Butterfly ovum [eggs] Part one

The female Wood Whites ovum are laid on several species of plants, including Bird's-foot Trefoil, Bitter Vetch, Tufted Vetch and Meadow Vetchling. The ovum are laid singly on isolated plants rather than large clumps of these plants. They are laid anywhere from 50mm [2"] off the ground to just over 1200mm [just over 4"] depending on the time of year.

A pair of freshly laid Wood White ovum that have yet to dry.

Two very freshly laid ovum on the underside of a Bird's-foot Trefoil leaf
When the ovum finally dries they are white in colour.

A white Wood White's ovum on Meadow Vetchling
Then turning yellow after about five days.

A Wood Whites ovum having turned yellow
About 24 hours before the tiny Larva emerge from the ovum that was laid by a 1st brood Wood White female, turns a light pink in colour. This colouring of the ovum only happens with the ovum that are laid by 1st brood females.

A light pink coloured ovum, this coloration only applies to the ovum
laid by 1st brood female Wood Whites. The small black spots that are visible through
the transparent membrane/skin of the ovum are found on the larva's cheek
throughout the larval stage, and the red V shape that is also visible is the
Caterpillars mouth

However, ovum that are laid by the 2nd brood female Wood Whites, are orange 24 hours before the larva emerge. Because the membrane/skin of the ovum is transparent this is the colour of the larva inside the egg. This colouring only occurs with the ovum/larva that are laid by 2nd brood females.

A Wood White 2nd brood ovum 24 hours before the larva emerges

And finally the tiny orange 1st instar larva still inside the ovum.



The ovum of the Speckled Wood is laid on various types of common grass, including Cock's-foot and False Brome, usually in warm sheltered places with very little or no sun by females laying late summer. Eggs being laid in May can be deposited in much sunnier places than ones laid later in the season.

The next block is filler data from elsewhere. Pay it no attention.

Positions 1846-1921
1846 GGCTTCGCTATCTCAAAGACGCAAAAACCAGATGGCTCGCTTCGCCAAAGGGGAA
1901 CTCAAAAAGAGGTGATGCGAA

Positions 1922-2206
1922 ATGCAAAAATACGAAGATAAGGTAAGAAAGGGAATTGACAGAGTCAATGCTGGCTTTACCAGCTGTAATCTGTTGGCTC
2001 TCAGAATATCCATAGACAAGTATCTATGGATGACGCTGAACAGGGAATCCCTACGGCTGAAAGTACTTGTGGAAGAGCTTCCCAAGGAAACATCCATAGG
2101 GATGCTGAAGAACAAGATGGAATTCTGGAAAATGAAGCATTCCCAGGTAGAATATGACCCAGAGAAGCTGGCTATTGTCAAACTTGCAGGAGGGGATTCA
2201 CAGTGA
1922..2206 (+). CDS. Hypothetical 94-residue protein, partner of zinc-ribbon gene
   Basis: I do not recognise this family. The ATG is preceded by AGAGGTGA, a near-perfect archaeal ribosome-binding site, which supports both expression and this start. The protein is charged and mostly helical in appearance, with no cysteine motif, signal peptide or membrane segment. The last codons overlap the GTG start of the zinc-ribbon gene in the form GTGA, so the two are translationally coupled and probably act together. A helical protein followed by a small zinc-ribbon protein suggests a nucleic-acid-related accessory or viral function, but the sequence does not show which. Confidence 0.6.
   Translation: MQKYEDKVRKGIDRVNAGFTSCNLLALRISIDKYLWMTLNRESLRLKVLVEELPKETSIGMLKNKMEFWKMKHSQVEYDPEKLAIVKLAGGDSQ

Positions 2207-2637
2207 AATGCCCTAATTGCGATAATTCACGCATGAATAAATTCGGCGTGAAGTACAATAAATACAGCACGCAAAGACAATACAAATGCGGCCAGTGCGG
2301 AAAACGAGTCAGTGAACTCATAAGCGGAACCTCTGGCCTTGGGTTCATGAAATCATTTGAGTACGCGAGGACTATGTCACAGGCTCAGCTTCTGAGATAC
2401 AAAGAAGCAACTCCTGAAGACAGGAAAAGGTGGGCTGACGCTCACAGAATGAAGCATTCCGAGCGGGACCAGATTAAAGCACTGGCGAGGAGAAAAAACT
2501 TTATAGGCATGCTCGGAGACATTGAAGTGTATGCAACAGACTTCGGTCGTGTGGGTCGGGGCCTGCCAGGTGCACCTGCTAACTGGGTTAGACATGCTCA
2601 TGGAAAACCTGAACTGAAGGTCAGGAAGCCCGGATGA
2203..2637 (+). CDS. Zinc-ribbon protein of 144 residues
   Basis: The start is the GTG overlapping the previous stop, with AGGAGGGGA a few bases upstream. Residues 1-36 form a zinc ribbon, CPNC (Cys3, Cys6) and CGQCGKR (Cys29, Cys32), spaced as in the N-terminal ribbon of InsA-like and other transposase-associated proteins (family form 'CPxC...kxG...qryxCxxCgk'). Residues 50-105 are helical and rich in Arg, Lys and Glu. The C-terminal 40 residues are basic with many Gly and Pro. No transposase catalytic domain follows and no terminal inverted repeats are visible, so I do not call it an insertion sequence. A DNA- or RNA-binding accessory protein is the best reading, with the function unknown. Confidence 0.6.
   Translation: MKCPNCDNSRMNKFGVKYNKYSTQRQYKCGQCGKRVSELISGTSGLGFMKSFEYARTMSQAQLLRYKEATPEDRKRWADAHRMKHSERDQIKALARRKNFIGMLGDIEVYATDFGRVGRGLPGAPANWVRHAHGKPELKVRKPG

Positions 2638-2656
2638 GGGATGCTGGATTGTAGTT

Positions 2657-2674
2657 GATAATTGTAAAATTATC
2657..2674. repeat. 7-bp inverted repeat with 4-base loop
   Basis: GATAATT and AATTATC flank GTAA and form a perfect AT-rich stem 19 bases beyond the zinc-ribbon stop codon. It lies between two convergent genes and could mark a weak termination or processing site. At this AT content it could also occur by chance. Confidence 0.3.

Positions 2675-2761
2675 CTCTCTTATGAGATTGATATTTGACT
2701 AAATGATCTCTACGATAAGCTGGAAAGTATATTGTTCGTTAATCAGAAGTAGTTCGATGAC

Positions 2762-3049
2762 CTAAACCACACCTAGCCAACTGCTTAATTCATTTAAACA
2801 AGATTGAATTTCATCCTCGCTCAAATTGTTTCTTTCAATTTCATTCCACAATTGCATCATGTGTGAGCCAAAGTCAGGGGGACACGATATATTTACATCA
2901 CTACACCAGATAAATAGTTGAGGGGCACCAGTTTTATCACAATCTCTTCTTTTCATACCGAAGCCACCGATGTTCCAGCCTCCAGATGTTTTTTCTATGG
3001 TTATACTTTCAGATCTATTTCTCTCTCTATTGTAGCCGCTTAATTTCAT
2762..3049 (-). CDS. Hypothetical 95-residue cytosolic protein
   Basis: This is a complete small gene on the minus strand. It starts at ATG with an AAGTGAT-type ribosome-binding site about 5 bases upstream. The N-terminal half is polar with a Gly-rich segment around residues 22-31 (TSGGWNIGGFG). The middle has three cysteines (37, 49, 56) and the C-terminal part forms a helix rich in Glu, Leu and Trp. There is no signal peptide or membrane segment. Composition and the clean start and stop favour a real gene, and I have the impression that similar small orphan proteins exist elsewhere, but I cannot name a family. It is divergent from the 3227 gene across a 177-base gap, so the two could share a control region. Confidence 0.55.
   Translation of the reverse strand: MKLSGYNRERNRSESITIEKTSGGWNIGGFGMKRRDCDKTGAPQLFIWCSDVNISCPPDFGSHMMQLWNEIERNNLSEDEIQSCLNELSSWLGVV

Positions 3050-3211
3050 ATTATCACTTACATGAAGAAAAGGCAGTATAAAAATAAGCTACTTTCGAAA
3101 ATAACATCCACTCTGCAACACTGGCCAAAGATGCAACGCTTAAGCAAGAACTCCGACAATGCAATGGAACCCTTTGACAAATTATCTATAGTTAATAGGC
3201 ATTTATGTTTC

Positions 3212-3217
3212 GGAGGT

The ovum is white when laid and stays white for the duration of this stage, [even though they sometimes seem to have a lightish green tint to the colour of the ovum. This can be caused by light refraction] until about 24 hours before the larva emerges, when you can see the larva through the transparent membrane/skin of the ovum. Which has a black head and, a white body covered in black spots.


A speckled Wood ovum thats seems to have a slight green tinge to it,
this is most probably caused by light refraction.
A closer look at an image of the white ovum of the Speckled Wood.


And 24 hours before the tiny caterpillar emerges from the ovum.


The tiny larva is easily seen through the transparent membrane/skin of the ovum 24 hours
before emerging

This period lasts about 10-14 days depending on the time of year, whether the egg was laid in early or late summer. These times can also vary because of weather conditions, hot, cold etc.